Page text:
5 October 2010

Sermon

The last post was something different - a sort of blogging experiment that I arranged with Lady Elizabeth of Burton Agnes Hall, East Yorkshire. If you hadn't figured it out, she wrote my last post and I wrote hers. Being technologically advanced computer users, we were able to email our posts and pictures to each other ahead of a carefully synchronised posting at midnight on Sunday. I expect we will be nominated for Blogger's Innovation Medal later this year.

An enjoyable collaboration with a nice, intelligent woman who for one reason or another has not always found blogging a comfortable or easy activity to get into. Whereas most of we Yorkshire folk are hard as nails - about as sensitive as the rocky outcrops on Ilkley Moor - a few of us are almost as soft as Aunt Bessie's instant Yorkshire Pudding mix.

Comments we make after other bloggers' postings can sometimes be misconstrued. Receivers can jump to wrong conclusions. Equally, it is easy for senders to pitch comments inappropriately. I suppose this is all bound to happen when the medium is the electronic keyboard and the bloggers we are exchanging comments with are far distant and unseen. In ordinary face-to-face relationships, which are symbiotic, what we say is clarified through body language and further explanation. We also learn to hold our tongues, keeping many possible wisecracks or objections under wraps for the sake of social harmony.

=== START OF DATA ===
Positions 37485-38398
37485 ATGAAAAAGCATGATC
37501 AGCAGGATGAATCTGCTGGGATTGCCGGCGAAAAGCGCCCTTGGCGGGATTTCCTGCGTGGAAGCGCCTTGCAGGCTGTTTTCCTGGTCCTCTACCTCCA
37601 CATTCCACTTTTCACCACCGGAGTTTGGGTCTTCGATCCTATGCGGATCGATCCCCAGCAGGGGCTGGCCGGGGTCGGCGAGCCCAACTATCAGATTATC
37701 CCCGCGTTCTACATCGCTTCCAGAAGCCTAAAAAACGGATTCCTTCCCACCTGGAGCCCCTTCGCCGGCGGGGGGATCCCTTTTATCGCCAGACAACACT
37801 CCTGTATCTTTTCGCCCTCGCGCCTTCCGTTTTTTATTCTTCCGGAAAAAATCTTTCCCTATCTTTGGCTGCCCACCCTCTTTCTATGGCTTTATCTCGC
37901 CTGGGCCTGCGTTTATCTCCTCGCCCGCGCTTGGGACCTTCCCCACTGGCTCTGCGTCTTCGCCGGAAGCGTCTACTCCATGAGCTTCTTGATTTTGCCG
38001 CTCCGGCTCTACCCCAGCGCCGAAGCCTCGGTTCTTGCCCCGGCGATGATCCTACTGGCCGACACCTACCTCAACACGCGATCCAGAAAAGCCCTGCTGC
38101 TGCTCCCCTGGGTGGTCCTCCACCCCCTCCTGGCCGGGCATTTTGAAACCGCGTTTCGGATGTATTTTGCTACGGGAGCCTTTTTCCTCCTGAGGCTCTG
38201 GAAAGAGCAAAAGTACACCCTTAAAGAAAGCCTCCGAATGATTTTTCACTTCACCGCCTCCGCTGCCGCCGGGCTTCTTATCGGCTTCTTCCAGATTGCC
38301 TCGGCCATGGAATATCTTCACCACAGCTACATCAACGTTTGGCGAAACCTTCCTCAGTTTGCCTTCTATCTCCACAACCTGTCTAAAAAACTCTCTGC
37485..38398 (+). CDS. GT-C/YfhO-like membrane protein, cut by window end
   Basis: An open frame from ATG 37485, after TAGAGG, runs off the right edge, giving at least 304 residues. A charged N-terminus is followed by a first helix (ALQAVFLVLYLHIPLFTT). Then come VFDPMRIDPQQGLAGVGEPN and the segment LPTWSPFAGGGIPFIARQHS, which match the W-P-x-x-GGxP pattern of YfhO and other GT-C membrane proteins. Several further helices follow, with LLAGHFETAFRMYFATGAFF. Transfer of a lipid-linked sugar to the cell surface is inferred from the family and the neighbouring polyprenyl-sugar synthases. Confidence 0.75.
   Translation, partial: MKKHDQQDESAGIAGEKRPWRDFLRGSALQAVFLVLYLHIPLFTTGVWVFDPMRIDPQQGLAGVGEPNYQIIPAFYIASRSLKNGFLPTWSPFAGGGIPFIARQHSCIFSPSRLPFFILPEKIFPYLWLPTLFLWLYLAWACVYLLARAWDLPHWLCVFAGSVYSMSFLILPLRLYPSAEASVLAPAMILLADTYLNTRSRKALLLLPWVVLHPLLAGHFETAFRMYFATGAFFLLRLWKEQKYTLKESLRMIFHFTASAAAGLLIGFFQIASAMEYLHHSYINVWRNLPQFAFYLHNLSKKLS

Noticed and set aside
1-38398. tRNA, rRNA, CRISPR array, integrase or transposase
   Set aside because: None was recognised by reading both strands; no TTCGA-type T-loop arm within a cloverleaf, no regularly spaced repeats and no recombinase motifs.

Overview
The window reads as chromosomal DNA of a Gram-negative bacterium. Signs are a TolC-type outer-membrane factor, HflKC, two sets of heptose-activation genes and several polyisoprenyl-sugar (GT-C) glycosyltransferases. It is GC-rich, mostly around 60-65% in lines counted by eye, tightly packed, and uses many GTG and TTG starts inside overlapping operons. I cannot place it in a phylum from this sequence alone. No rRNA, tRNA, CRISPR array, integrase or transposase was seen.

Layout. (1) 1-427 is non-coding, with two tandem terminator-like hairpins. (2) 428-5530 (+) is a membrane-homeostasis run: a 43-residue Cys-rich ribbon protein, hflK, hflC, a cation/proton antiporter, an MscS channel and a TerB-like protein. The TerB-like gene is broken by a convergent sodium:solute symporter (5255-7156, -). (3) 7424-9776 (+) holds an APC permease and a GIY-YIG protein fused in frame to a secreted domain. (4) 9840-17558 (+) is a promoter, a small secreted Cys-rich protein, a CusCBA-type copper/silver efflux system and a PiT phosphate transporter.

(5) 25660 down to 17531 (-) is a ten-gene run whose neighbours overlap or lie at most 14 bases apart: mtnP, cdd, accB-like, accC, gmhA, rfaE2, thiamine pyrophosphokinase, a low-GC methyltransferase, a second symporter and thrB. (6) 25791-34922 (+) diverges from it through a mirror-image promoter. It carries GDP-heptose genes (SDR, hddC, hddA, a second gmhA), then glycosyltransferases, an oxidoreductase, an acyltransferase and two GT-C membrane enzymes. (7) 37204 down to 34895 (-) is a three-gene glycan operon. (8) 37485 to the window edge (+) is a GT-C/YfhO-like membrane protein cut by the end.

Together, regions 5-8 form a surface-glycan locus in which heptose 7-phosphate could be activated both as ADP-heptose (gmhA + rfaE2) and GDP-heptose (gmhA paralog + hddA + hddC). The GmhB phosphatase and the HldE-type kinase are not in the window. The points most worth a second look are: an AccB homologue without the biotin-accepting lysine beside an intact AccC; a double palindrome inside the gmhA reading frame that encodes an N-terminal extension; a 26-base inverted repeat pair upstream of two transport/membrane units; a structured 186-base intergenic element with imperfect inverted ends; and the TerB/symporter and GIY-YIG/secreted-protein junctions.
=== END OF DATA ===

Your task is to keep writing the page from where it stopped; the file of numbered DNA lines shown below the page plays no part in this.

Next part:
Therefore, when commenting, would it be wisest only to write lame and pleasant remarks? Platitudes? "...Another marvellous post which I enjoyed reading" or "Thank you. You have taught me something today." Do you know these sayings - "Manners maketh the man" and "Manners don't cost anything but are worth a lot"? In everyday life, my manners are exemplary. They call me Mr Please. However, in my estimation, if your whole life is about being well-mannered and always saying the right thing for fear of upsetting people, it will be extremely dull and rather false. We've got to laugh, to rib, to be light-hearted and sometimes to reveal the thoughts that are usually hidden, even if they may cause some offence. As long as we are not downright abusive, we owe this honesty to ourselves.

Sermon over. Here's a horse I snapped on Lady Elizabeth's vast estate. But look carefully. It's an optical illusion. Can you see it? If commenting, please don't say what you see as this could spoil someone else's revelation. In the light of what I have just said about comments, I guess that's a rather ironic request!
A horse is a horse of course of course...

13 comments:

  1. Yes I do see it! A handsome horse if ever there was one!
    I know what you mean about the comments. I recently had one that rubbed me up the wrong way. I thought "How rude!" If you don't have anything pleasant to say you can just leave the blog and don't return, there's no need to be rude !
    Cheers
    Helen

    ReplyDelete
  2. After much eye squinting, I think I see it, unless it's just my fevered imagination.